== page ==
Claudia Drake, ‘The Hermit’, 2010
Digital Collage, 8” x 12”, Limited Edition Print
King Krule // Neptune Estate
Let My Baby Stay - Mac Demarco
Mac DeMarco - Go Easy
Beach House - Childhood
If something happens to us when we die, the same thing happens to everyone. The whole concept of a hell is so absurd to me, that there’s some line in the sand dividing the good people from the bad. Everyone is both a good and bad person simultaneously.
(My grandfather, the most defensibly sincere Catholic I’ve ever encountered, said he pictures hell like this: living his same life over and over but with the immense absence of everyone he’s ever loved. I think that’s so beautiful.)
I like to picture the end this: a hotel lobby where everything is hushed and shadowy, and there are tall dark-wooded walls and dim chandeliers and a stone floor, and between thick curtains you’re given a soft leather armchair and you just sit there, feeling always as if you’re just waking from a nap. Everything is a little foggy and formless but through your eyelashes you watch faceless people walking slowly down the long hall, being led to chairs of their own. You can hear the footsteps, the sound of rain falling gently against the ceiling. I have no basis or reason to think it’ll be like this other than that I just like to. Religion is a comfort to a lot of people, a lovely one, so I don’t see why people who don’t have that comfort shouldn’t create images for themselves that make it all seem less daunting.
Virginia Woolf said that when we die we go back to where we came from, and it will feel familiar even though we can’t remember it now. This feels very right to me. We start alone and will return there the same way.
I’ve always felt very alone. Not in a sad way, really, it’s just kind of an aspect of my personality. People just don’t mean as much to me as they probably should and I feel bad about that. For as long as I can remember, all throughout childhood, I’ve felt a very distinct sense of solitude. It’s not that I don’t care about other people or can’t connect with them, because I love feeling like I’ve truly connected with someone, but it even then it always feels so transient. I watch people I know making homes out of other people and it seems not only impossible to me, but alarming. And when I sense someone trying to make a home out of me I recoil without fail. This is probably one of the worst things I do to others, and why I can never picture myself getting married.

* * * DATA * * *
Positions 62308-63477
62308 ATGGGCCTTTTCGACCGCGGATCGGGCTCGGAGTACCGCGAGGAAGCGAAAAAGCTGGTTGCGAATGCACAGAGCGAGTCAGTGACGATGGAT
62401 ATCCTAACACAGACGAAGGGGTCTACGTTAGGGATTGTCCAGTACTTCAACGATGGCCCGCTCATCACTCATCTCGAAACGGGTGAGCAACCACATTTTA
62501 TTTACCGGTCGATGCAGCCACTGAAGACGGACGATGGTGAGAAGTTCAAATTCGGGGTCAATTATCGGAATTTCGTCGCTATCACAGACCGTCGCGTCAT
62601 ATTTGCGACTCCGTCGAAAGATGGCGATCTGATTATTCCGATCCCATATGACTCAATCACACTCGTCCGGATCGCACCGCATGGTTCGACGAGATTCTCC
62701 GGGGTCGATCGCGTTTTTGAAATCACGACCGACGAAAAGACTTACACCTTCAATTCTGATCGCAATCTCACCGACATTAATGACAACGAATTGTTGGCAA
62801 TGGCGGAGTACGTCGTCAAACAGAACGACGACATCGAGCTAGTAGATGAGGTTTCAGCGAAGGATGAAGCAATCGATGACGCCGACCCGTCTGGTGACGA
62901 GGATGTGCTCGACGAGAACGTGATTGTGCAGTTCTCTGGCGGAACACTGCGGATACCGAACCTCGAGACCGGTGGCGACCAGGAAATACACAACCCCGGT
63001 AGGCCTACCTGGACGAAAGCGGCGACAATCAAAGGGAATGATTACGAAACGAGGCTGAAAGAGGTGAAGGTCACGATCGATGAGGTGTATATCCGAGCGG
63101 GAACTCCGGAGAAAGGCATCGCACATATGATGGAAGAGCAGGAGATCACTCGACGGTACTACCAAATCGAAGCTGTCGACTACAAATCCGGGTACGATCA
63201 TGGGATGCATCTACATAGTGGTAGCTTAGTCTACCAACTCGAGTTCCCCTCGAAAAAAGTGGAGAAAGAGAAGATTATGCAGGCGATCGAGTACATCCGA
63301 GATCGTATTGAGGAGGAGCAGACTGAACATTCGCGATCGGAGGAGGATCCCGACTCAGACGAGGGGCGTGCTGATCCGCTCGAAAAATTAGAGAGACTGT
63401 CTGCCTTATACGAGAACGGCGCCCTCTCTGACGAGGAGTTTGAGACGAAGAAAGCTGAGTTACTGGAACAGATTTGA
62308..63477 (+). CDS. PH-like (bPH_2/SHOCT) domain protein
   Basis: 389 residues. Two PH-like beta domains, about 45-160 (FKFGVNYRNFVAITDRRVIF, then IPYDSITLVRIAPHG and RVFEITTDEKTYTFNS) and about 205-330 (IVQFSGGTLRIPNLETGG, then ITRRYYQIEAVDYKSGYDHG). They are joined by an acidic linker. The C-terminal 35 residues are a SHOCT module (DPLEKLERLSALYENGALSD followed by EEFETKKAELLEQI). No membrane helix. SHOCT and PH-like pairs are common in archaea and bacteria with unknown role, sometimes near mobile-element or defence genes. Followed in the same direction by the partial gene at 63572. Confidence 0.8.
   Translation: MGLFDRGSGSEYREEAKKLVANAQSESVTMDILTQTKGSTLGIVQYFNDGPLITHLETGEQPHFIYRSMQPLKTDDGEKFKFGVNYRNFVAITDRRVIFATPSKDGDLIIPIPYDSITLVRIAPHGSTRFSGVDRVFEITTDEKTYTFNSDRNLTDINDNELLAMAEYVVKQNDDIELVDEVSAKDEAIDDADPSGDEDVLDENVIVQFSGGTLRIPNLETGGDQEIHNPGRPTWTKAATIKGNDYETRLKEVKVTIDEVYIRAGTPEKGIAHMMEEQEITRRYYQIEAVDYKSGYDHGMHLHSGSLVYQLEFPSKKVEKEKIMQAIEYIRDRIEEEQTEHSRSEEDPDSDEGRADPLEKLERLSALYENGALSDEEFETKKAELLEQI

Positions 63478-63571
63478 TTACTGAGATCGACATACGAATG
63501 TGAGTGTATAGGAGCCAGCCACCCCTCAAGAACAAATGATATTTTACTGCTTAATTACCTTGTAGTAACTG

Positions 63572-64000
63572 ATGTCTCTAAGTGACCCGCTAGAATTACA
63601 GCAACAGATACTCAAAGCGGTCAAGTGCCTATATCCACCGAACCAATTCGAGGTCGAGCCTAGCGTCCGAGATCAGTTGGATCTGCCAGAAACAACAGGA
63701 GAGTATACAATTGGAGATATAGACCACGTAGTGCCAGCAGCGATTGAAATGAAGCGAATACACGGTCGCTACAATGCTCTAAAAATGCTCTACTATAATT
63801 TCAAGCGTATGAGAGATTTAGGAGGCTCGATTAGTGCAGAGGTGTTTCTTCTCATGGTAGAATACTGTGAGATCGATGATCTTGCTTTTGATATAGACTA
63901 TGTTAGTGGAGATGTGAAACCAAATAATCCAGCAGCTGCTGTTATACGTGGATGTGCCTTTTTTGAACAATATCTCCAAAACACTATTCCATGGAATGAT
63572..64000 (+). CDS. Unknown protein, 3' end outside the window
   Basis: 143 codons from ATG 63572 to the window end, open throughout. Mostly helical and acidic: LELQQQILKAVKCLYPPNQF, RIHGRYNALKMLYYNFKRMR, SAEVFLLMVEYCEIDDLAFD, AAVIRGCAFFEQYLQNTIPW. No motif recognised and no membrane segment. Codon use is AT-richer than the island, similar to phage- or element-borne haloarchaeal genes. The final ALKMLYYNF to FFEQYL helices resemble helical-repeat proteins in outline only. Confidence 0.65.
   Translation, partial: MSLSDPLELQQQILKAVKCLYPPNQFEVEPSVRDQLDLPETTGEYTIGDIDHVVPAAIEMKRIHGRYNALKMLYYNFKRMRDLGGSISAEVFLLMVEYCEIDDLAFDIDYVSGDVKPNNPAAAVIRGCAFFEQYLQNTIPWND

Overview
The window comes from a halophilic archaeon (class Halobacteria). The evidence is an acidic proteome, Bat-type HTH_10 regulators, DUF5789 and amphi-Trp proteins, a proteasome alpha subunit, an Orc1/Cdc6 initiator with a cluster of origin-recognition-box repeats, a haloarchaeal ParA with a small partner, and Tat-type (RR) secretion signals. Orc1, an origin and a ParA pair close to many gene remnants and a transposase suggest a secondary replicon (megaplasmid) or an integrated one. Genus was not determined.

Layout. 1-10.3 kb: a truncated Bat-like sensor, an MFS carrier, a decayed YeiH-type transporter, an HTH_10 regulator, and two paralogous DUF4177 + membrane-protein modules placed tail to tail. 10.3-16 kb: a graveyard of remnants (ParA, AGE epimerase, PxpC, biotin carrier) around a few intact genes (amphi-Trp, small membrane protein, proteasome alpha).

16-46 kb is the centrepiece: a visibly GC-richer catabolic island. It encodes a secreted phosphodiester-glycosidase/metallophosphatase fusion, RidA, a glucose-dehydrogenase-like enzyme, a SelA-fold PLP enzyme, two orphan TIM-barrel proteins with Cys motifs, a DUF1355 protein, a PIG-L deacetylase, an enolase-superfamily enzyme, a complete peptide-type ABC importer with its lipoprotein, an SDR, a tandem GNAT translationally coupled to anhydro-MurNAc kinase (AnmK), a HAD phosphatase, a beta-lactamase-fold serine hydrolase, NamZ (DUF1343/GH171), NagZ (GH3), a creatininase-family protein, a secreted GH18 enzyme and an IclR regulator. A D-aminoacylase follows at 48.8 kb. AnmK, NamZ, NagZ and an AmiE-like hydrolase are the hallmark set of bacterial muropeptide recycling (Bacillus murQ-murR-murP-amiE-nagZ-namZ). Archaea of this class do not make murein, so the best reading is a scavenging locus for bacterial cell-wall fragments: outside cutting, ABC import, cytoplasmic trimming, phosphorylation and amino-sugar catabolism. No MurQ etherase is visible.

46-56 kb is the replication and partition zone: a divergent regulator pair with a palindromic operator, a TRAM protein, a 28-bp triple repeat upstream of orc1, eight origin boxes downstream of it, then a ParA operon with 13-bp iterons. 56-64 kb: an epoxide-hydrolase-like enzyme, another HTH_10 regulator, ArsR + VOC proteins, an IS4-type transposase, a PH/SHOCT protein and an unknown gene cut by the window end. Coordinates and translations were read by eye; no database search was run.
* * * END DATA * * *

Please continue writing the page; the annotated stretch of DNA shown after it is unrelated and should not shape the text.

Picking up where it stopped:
It keeps scaring me that nobody learns anything and gets to keep it. You’re born and you spend a your life trying to become, and maybe some people do, but then you die, and you can never pass on everything you’ve learned to the other people being born, only little fragments of it, and who knows what they’ll do with it. There’s no one that is always there and has always been there and watching and helping people figure it out, all of this world has just been people and bodies plowing forward and forward into perpetuity and carving out a bigger and bigger cavity but nothing’s getting any easier, nobody is any closer to finding meaning or consequence because it’s something that can’t really be found. It’s chilling to think that life could mean nothing, that what we think of as our distinct selves could boil down to nothing more then chemical makeups, that the complexity of our world is just an evolutionary feat, that we’re just rubbing words and ourselves against other people and naming it love…
One of the most important things Ive noticed is that being alive is so embarrassing. Constantly, helplessly, and in every aspect. All you can do is learn to live your life as if it isn’t, and you should do your best to help other people feel less weird about themselves, because think about it, in the best moments of your life you’re always with people that made you feel not weird. Be those people. Be gentle with the way you look at and treat others, because they’re also embarrassed and looking for refuge. Be a refuge for yourself, if you can manage it. It’s too exhausting to judge every aspect of yourself, to rank everything on some totem pole of right and wrong and cool and otherwise. Lighten the ridiculous load.
People are silly and false and trying to hide within their fronts and schticks and styles because they’re scared. They’re scared of you, of society, of themselves. The fear turns people cold and critical, avoidant, sometimes frantic, but it’s all the same. We’re all dying. So you can sit up in your gray lonely judgment tower and keep scaring yourself or you can come down and listen to how similar you are to everyone else. I’m trying not to be the thing I fear in other people.